How to create a TalkMap
Choose and sort your presentation content
A TalkMap is very helpful if you are giving a presentation and unsure what to say or how to say it. On one page you can see all the ideas and you can arrange them as you wish, in whatever sequence works best for your purpose.
I find that the TalkMap is a great way of helping me develop a talk. In this example video you will see how it’s stimulated my thinking to include lots of ideas that probably I wouldn’t have thought about if I’d just made a list or started to prepare PowerPoint slides.
Here’s a TalkMap I developed for an example talk to a group of teenagers about having a healthy lifestyle. I had 10 minutes for the talk with another 10 minutes for a Q and A.
You can create a TalkMap on a sheet of paper with a pen or pencil, or you may choose to use an online version – just search for Mind maps
If you’re using paper and pencil, take a blank A4 sheet of paper in landscape view. In the centre of the page, draw an oval, just large enough for a short title.
At the top of the page, write 3 things as your reminders:
- The name of your audience.
- Your point or the reason you are presenting.
- And the time you have been given for the presentation.
In the oval in the centre, write your title for the presentation.
Now draw about 8 ‘legs’ coming out of the oval.
On each leg, write an idea about your presentation. You can see that I had 10 main ideas for this talk, but you may have more or less, it doesn’t matter.
At this stage don’t edit your thoughts, just put down every idea that comes to you. And in no particular order. You can edit and order later.
You may choose to use different colours for your topics to make them stand out, but my experience is that an ordinary pen or pencil works just fine.
Now, develop each idea into its component parts, as many as you can think of. For each one draw an extension of each leg.
If you don’t get them all it doesn’t matter: you can always add them later.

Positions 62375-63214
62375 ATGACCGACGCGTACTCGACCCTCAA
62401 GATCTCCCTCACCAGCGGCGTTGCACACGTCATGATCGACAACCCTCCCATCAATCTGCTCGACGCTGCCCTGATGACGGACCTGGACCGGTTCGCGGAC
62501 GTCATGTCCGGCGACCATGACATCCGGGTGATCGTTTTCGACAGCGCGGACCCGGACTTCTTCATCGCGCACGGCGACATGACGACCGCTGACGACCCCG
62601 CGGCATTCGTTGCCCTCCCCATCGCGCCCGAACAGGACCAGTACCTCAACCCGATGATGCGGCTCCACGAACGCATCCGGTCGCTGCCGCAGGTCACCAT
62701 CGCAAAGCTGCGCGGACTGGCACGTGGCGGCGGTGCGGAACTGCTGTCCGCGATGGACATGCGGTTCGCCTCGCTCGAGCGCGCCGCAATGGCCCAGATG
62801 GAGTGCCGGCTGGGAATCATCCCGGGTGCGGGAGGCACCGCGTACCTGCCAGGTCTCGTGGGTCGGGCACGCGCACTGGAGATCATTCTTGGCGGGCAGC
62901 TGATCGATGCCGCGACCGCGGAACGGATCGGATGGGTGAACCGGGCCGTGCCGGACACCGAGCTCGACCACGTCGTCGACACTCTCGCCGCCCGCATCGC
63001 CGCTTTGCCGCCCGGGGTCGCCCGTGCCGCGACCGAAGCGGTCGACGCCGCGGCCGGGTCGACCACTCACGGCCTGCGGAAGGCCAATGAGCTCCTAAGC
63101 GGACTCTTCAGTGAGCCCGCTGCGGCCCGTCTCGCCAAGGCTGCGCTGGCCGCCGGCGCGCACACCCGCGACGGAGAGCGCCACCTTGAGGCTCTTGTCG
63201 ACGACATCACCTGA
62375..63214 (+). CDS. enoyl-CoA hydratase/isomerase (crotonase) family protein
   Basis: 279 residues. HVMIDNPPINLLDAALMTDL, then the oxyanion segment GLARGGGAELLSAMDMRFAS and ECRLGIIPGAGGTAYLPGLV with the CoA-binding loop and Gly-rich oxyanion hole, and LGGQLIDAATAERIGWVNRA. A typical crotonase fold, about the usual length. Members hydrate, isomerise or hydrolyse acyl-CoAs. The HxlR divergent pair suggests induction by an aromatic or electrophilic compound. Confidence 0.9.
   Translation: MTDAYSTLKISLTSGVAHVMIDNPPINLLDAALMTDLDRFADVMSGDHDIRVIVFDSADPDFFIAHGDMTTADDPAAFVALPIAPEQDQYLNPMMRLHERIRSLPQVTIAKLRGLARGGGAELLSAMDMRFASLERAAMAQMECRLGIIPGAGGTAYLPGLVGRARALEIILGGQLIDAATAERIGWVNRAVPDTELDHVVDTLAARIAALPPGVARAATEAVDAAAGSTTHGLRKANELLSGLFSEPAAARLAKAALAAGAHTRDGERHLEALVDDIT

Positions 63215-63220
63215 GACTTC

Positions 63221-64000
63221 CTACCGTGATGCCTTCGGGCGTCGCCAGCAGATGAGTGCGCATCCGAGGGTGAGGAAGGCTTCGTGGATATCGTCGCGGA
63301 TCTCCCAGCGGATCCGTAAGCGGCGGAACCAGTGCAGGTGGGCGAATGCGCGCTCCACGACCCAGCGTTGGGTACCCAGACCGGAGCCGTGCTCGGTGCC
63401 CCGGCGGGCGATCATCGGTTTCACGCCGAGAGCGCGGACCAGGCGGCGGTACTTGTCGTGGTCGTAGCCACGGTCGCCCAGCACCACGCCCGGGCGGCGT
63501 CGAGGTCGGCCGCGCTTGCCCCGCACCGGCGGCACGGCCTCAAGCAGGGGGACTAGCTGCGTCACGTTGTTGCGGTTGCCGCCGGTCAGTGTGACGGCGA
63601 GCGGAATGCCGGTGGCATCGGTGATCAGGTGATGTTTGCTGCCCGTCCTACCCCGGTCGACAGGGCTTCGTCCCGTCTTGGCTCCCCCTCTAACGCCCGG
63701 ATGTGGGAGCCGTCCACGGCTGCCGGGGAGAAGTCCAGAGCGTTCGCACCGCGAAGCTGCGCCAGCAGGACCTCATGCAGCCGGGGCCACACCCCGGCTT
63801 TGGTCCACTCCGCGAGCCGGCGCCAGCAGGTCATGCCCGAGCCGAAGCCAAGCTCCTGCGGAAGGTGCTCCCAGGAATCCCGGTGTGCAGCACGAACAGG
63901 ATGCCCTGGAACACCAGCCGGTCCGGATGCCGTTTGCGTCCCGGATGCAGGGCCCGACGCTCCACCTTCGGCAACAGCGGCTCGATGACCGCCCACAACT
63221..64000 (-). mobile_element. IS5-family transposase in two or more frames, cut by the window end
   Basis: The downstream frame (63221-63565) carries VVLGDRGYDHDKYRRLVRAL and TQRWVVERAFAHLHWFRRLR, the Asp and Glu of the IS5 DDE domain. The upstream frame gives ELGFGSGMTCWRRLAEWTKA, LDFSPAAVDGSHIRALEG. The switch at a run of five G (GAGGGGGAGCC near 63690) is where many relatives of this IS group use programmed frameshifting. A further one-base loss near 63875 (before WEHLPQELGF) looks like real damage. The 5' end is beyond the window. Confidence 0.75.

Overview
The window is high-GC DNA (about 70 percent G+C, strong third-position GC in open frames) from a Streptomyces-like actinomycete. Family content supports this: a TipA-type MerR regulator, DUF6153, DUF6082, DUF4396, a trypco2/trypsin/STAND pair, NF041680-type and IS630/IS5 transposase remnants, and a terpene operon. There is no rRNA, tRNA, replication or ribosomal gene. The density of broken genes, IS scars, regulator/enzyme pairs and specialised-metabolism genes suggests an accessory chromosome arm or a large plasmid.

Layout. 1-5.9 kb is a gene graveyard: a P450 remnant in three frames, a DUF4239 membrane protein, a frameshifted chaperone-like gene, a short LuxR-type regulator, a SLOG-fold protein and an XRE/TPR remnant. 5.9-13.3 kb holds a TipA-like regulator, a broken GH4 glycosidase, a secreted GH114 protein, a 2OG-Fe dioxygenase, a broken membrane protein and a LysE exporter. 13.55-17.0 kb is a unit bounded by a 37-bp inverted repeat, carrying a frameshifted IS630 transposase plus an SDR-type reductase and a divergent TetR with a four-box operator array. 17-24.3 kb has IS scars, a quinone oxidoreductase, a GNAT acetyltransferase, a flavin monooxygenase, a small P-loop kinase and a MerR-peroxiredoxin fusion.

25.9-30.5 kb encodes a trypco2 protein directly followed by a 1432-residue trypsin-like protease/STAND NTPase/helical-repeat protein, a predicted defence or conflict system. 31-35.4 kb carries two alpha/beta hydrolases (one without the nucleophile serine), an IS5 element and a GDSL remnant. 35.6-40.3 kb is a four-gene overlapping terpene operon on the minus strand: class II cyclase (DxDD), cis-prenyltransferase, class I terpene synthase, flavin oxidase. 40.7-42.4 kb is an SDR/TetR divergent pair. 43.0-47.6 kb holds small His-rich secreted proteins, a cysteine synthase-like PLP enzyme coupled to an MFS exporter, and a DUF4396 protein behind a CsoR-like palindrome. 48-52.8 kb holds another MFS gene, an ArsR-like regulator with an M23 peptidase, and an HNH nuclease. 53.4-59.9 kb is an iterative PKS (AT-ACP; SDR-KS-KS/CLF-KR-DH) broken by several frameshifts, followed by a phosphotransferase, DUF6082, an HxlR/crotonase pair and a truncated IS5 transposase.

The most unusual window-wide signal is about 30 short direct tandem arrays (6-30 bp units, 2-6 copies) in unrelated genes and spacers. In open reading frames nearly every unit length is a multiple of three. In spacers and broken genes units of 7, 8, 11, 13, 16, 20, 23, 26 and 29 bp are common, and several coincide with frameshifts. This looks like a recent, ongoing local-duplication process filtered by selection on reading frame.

Here you’re adding any particular points you want to make or stories you want to include. For example, I wanted to include, at this point, the story of my giving up smoking, and how hard that was.
When you’ve got as many ideas and points you can think of, you can start to choose which elements you’re going to keep.
At this point I would have realised there was far too much material for a 10 minute talk. In that time I can only expect to make about 4 or 5 points at most; there’s no point in cramming everything in, it just won’t work; they won’t get it.
Now I can identify the order of the points I want to make. Notice that I’m not concerned about the opening or closing at this point: I’ll work on those later.
When I’ve done all this, I can transfer my thoughts from the TalkMap into a list. Or you may choose to start to create PowerPoint slides. I tend to use prompt cards to develop my talks, because that’s what I’m used to.
When I use cards I usually use 4 x 6 plain index cards, a good size on which I can write a maximum of about 6 bullet points on each card. I might end up with 10 to 20 cards depending on the length of the talk.
Here’s the whole talk, in list form. And, seeing the whole talk in this format, I can make some choices how I want to present it. For this talk I would choose not to use slides, instead using physical objects to keep the teenagers’ attention, and to really bring it alive.
Finally, my invitation to you is to have a go. It doesn’t matter what it looks like; it doesn’t have to look pretty, or anything else: it’s just helping you to capture, develop and order your ideas.
And if you need some help or encouragement, get in touch. Or with your successes. We’d love to hear from you…